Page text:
Song, Yang. Wild Animals. Vol. 1. Trans. J. Gustave McBride. New York: Yen Press, 2008. Summary
: Who would have thought there would be youthful ennui during the darkest days of China’s Cultural Revolution? Well, apparently there was, and sixteen year old Ma Xiaojun searches for meaning by hanging out with street gangs and breaking into other peoples’ houses. In one of those houses, he sees a photograph of a beautiful young woman named Mi Lan. Entranced, he becomes obsessed with her and, when he finally meets her in person, begs her to be his big sister. She agrees but remains inscrutable, and Xiaojun becomes ever more and more desperate to prove his manhood to her. Unfortunately, introducing her to his delinquent friends may turn out to be the beginning of the end of his dreams of romance… Comments
: The first page of the first volume of Song Yang’s Wild Animals
begins with the following two sentences: “When I was very young, I left the place of my birth to come to this large city, and I’ve never left. Now it is my birthplace.” As it turns out, everything that this Chinese comic has to offer can be distilled into these two sentences, and whether you consider them captivating or cringe-worthy will likely be a good indication as to how you are going to feel about the title as a whole. Is the “place of birth”-“birthplace” dichotomy supposed to imply Deep Meanings about Ma Xiaojun’s formative experiences in the big city? Or is it just a workman-like, inelegant translation of a printed pile of pretentious claptrap?
The reviewer, for the record, is inclined toward the latter interpretation. In his introduction, the creator states that he intended to draw a comic that reflects “the spirit that is unique and particular to Chinese culture.” It’s an ambitious project, and perhaps unsurprisingly, he clearly does not have the skill to realize it. And so like many an artist before him who has bitten off more than he can chew, he produces a work that just does not make much sense—in the hopes, of course, that you will get confused and assume that the fault lies with you and your failure to understand something smarter than you. Do not fall for it; Song Yang is the one who failed.
The first—and perhaps most telling—failure is the artwork. Heavily indebted to the asymmetrical frames and cinematic angles of Japanese manga, there is nothing particularly innovative happening in the illustrations. Some common manga conventions such as sweat drops, speed lines, and stylized popping veins (to symbolize anger) are utilized uncritically. Even though this is supposed to be a realistic story, the characters’ faces only rarely look Asian and detailed backgrounds (which would remind us that this is the China of the Cultural Revolution) are few and far between. An unequivocal visual offense, however, is Song Yang’s horrid action scenes. Ma Xiaojun gets into a couple of fights, and one long one in the latter half of the volume is entirely unintelligible; it is near impossible to tell even who is hitting whom.
As for the storyline itself, it is, at best, laborious. Written from the perspective of an adult looking back on his childhood, it keeps hinting at profundity waiting just around the corner. To that end, the reader compensated with nothing “base,” not even comic relief. But given that critical social commentary is highly restricted in Communist China, the plot is actually just nauseatingly selfish and self-absorbed. A guy is obsessing over a girl, but he has no outlet for his desire. Is any more explanation really required? Is reading about a maturing Xiaojun’s pent up sexual frustrations really supposed to be entertaining, let alone a life-clarifying experience for the reader? Are we given any reason to give a damn about him? No, on all three counts. In this, the author has misjudged. If the personal is political, then the political has been buried so deep beneath the stifling, joyless personal it probably asphyxiated back when Mao Zedong was still alive.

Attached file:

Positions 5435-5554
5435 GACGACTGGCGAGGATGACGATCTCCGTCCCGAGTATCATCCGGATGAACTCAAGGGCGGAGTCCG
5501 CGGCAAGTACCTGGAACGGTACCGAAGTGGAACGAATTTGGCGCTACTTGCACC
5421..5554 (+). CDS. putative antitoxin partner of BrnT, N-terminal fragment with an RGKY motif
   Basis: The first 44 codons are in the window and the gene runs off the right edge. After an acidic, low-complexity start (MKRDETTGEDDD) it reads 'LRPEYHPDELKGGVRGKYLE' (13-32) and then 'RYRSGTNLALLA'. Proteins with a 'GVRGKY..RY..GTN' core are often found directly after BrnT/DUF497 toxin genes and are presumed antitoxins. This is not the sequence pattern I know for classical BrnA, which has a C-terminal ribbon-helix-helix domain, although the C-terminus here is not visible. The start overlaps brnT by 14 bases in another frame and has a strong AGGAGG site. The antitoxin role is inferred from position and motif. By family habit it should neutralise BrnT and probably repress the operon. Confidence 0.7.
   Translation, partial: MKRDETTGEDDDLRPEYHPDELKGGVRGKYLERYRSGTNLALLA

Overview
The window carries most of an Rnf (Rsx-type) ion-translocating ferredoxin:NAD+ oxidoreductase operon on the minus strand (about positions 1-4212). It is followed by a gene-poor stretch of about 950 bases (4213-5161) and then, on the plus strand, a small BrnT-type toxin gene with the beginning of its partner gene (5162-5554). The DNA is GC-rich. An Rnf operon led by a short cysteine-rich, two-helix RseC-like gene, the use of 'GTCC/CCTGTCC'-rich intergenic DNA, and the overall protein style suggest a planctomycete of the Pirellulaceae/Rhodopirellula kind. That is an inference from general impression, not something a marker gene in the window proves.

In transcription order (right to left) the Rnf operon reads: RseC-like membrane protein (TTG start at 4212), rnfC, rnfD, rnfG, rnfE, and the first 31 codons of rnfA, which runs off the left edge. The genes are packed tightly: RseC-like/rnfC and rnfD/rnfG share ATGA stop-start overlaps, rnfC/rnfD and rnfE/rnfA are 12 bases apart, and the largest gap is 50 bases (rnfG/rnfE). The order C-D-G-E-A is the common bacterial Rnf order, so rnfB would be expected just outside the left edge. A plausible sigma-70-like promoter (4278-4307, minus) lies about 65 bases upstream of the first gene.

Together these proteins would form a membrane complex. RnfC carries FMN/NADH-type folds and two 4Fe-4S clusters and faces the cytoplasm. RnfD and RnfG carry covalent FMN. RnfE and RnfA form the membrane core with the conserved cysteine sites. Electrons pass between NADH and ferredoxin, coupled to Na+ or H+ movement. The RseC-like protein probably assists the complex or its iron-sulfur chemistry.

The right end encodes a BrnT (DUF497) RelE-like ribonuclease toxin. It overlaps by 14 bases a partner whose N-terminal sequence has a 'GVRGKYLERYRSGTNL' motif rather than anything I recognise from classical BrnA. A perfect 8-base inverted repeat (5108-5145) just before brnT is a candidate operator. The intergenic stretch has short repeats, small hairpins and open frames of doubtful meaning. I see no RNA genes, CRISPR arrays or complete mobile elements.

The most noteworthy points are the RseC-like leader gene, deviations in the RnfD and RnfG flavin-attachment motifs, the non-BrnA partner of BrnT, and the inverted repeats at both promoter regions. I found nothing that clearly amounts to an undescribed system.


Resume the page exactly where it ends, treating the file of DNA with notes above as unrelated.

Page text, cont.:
And alas, Yen Press’s English clunky, over-literal translation from the original Chinese takes us straight, no stop-overs, from laborious to nigh unbearable. The language of youth ought to zip and zig-zag with the mellifluous phrases of those on the cutting edge of culture. Instead, the prose creaks and groans…and, in places, outright stumbles. Why, for example, should one of Xiaojun’s monologues say that he “slept like a girl” when, as a footnote kindly informs us, that just means that he “slept like a log” or “like a baby”…? To what end does such burdensome translation serve? This is not some textbook translation of some obscure piece of 14th century Chinese literature! All in all, Wild Animals
evinces questionable editorial judgment, and a title that was already going to attract only a small niche audience will see its potential reach even further limited.
Of course, this is only volume one, and it ends on a big cliffhanger that will likely turn into a big downward spiral for Xiaojun. Wild Animals
still has time to redeem itself in the second and concluding volume. At the very least, it certainly has plenty of room for improvement! Rating
- Stupid comics that try too hard to be smart tend to be stulifyingly dull. This is one of those.